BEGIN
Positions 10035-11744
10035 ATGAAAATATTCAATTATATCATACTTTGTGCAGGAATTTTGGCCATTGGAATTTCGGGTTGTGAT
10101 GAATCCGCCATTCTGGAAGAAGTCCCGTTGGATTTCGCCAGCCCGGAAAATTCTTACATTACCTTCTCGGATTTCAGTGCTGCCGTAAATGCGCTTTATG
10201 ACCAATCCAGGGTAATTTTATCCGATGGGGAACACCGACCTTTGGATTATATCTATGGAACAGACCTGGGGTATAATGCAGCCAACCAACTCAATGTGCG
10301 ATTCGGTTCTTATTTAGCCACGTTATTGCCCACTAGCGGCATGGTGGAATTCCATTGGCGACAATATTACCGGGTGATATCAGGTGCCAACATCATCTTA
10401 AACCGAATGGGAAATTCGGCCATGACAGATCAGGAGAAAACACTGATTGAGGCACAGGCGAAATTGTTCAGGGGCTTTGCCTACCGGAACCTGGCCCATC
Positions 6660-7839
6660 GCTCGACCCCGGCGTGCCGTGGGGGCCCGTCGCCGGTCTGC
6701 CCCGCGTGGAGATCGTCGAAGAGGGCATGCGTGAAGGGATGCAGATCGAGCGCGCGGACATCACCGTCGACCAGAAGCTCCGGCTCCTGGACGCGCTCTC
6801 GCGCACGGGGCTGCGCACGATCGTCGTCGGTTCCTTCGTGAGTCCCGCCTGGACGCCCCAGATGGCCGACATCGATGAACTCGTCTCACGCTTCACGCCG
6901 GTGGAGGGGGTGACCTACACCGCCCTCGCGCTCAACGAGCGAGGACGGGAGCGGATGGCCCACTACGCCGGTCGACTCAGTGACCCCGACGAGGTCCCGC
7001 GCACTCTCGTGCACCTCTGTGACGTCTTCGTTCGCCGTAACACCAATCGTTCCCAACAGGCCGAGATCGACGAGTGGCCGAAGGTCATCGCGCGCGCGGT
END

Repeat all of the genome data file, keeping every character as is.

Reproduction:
Positions 10035-11744
10035 ATGAAAATATTCAATTATATCATACTTTGTGCAGGAATTTTGGCCATTGGAATTTCGGGTTGTGAT
10101 GAATCCGCCATTCTGGAAGAAGTCCCGTTGGATTTCGCCAGCCCGGAAAATTCTTACATTACCTTCTCGGATTTCAGTGCTGCCGTAAATGCGCTTTATG
10201 ACCAATCCAGGGTAATTTTATCCGATGGGGAACACCGACCTTTGGATTATATCTATGGAACAGACCTGGGGTATAATGCAGCCAACCAACTCAATGTGCG
10301 ATTCGGTTCTTATTTAGCCACGTTATTGCCCACTAGCGGCATGGTGGAATTCCATTGGCGACAATATTACCGGGTGATATCAGGTGCCAACATCATCTTA
10401 AACCGAATGGGAAATTCGGCCATGACAGATCAGGAGAAAACACTGATTGAGGCACAGGCGAAATTGTTCAGGGGCTTTGCCTACCGGAACCTGGCCCATC
Positions 6660-7839
6660 GCTCGACCCCGGCGTGCCGTGGGGGCCCGTCGCCGGTCTGC
6701 CCCGCGTGGAGATCGTCGAAGAGGGCATGCGTGAAGGGATGCAGATCGAGCGCGCGGACATCACCGTCGACCAGAAGCTCCGGCTCCTGGACGCGCTCTC
6801 GCGCACGGGGCTGCGCACGATCGTCGTCGGTTCCTTCGTGAGTCCCGCCTGGACGCCCCAGATGGCCGACATCGATGAACTCGTCTCACGCTTCACGCCG
6901 GTGGAGGGGGTGACCTACACCGCCCTCGCGCTCAACGAGCGAGGACGGGAGCGGATGGCCCACTACGCCGGTCGACTCAGTGACCCCGACGAGGTCCCGC
7001 GCACTCTCGTGCACCTCTGTGACGTCTTCGTTCGCCGTAACACCAATCGTTCCCAACAGGCCGAGATCGACGAGTGGCCGAAGGTCATCGCGCGCGCGGT